May 9th, 2011

Words, ICDs, and Patient-Centered Medicine…

John Mandrola is a cardiac electrophysiologist and blogger on matters medical and general. Here is a recent post from his blog, Dr John M.

Guess what made the heart rhythm newswire yesterday?

It wasn’t a new medicine,

or a new stent,

not even a new ablation catheter,

and it surely wasn’t a revolution in motivating people to exercise.

It was words. Rhetoric… It seems that one man, Dr. John Wilson, read all of the major implantable cardioverter defibrillator (ICD) trials, dating back more than a decade, and found that the study authors emphasized positive aspects of ICDs while giving less weight to their sobering complication rates.

As reported by Steve Stiles on The, Dr Wilson likened such “message framing” to marketing strategies that try to sell a product.

Though his opinions bordered on the sensational, Dr. Wilson’s advice spoke strongly to me, as here:

“I think the bulk of the information from these trials would suggest that these devices do make people live longer, but I think it’s also very likely that if patients were given a more balanced view about risks and benefits, fewer of them would be willing to take it on.”

And here (emphasis mine),

“Guidelines,” he said, “tend to make it sound like if something is found to be effective, it should be put in all patients with that problem, when in fact what should probably be said is: if it’s effective, patients should be given information about the benefit and the risk and allowed to use their own judgment to decide whether they’d prefer to live a little longer—in many cases just a couple of months longer—or possibly experience infection or get shocked multiple times with the defibrillator.” (If patients received this type of information), “you’d probably find that a lot of them would be very skeptical about having these devices put in.”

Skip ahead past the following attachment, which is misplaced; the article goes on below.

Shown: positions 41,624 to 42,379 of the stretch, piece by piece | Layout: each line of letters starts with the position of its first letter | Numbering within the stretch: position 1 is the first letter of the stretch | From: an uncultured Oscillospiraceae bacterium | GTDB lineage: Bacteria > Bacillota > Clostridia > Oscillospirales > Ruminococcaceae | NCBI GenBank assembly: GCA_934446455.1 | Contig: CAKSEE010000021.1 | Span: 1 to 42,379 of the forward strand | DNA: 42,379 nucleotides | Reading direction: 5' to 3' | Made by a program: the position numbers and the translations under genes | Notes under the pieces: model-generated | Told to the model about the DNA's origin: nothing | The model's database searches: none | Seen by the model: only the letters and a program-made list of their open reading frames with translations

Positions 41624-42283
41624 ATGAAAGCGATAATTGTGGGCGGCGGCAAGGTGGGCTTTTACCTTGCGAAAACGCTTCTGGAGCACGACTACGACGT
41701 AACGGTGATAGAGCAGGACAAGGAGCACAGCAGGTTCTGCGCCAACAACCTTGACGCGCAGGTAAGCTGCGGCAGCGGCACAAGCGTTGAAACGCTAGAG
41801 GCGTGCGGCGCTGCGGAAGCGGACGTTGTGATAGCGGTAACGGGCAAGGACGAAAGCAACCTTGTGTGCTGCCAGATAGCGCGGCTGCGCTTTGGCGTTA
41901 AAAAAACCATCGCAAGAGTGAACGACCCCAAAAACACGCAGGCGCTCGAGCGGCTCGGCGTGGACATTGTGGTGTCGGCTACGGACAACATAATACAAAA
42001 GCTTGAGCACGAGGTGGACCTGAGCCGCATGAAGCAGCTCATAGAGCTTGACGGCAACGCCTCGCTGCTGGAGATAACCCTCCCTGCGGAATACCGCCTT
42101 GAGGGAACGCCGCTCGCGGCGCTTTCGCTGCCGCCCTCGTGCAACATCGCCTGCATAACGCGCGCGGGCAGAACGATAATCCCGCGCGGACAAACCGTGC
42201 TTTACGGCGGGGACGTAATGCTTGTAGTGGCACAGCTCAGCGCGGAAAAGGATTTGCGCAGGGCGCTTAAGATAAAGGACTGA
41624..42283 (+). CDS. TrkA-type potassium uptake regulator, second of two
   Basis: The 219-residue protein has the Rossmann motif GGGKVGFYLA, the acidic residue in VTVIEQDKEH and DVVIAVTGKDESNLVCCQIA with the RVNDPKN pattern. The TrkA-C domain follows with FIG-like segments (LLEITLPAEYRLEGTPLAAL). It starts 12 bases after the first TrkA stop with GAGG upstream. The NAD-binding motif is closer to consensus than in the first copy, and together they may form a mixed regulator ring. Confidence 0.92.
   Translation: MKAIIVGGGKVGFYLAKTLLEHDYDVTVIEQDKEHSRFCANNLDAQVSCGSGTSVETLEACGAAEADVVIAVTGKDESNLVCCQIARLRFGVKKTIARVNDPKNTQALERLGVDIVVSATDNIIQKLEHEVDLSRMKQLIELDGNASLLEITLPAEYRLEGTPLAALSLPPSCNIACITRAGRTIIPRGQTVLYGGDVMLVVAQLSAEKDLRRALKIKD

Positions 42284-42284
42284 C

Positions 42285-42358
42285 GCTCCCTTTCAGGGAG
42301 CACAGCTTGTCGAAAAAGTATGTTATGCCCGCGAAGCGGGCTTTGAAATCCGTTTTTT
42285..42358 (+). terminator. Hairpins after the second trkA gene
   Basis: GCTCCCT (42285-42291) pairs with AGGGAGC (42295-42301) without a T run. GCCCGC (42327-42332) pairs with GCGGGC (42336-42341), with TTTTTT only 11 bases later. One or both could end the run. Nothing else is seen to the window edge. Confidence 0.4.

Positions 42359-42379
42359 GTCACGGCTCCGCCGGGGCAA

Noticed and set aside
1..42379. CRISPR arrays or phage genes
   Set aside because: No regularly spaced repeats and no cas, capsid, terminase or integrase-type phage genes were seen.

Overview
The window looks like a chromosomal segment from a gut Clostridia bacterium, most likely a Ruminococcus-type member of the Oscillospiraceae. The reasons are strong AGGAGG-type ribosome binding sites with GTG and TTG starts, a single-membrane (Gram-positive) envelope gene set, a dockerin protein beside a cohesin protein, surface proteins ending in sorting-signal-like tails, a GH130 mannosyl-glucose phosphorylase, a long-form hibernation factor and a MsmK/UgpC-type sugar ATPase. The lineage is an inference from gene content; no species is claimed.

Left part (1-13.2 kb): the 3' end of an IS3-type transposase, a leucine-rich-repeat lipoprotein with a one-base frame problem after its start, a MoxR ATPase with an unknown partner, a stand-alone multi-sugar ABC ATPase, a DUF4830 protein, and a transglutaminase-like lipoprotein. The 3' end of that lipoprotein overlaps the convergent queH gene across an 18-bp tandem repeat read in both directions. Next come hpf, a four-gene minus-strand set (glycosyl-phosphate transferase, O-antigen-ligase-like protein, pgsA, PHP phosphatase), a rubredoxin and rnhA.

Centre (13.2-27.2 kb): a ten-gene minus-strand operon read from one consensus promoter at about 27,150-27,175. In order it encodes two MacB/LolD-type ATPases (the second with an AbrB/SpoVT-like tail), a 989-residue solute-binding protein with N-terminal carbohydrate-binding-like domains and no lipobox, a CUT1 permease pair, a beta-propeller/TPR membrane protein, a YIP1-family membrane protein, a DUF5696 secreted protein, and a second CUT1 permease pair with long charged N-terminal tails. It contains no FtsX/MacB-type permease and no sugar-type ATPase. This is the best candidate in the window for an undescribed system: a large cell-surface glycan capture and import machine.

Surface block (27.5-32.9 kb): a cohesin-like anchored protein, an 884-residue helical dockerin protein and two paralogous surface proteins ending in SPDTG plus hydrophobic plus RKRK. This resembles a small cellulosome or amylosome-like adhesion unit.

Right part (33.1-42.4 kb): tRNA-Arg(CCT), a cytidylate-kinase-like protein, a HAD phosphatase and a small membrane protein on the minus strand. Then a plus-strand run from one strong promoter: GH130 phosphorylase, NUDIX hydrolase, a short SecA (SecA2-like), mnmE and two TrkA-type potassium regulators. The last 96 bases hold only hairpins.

That last paragraph slants a little too far to the negative, but it suffices to show how a patient-centered ICD conversation is a tough one. It also highlights the notion of how practicing medicine gets harder as we accumulate better, and more invasive, tools (and provides yet another excuse reason why so many of us fall so woefully behind in the office).

In selected patients, ICDs unequivocally provide benefit. However, as with any invasive treatment, there are risks and alternatives, making ICDs akin to many other expensive and invasive therapies. Cancer chemotherapies (for example, adriamycin with its cardiac toxicity) come to mind.

Most smart doctors read journal articles with a critical eye. They (should) know that the writers are passionate and convinced of their positive findings. Such is human nature.


4 Responses to “Words, ICDs, and Patient-Centered Medicine…”

  1. We live in a relative world, and our decisions are modulated by our philosophy as well as by our experience and knowledge. When someone says:”..whether they’d prefer to live a little longer—in many cases just a couple of months longer-” he/she probably has a scale how long the respective patient would have lived without this device. Or, more probably, doesn’t.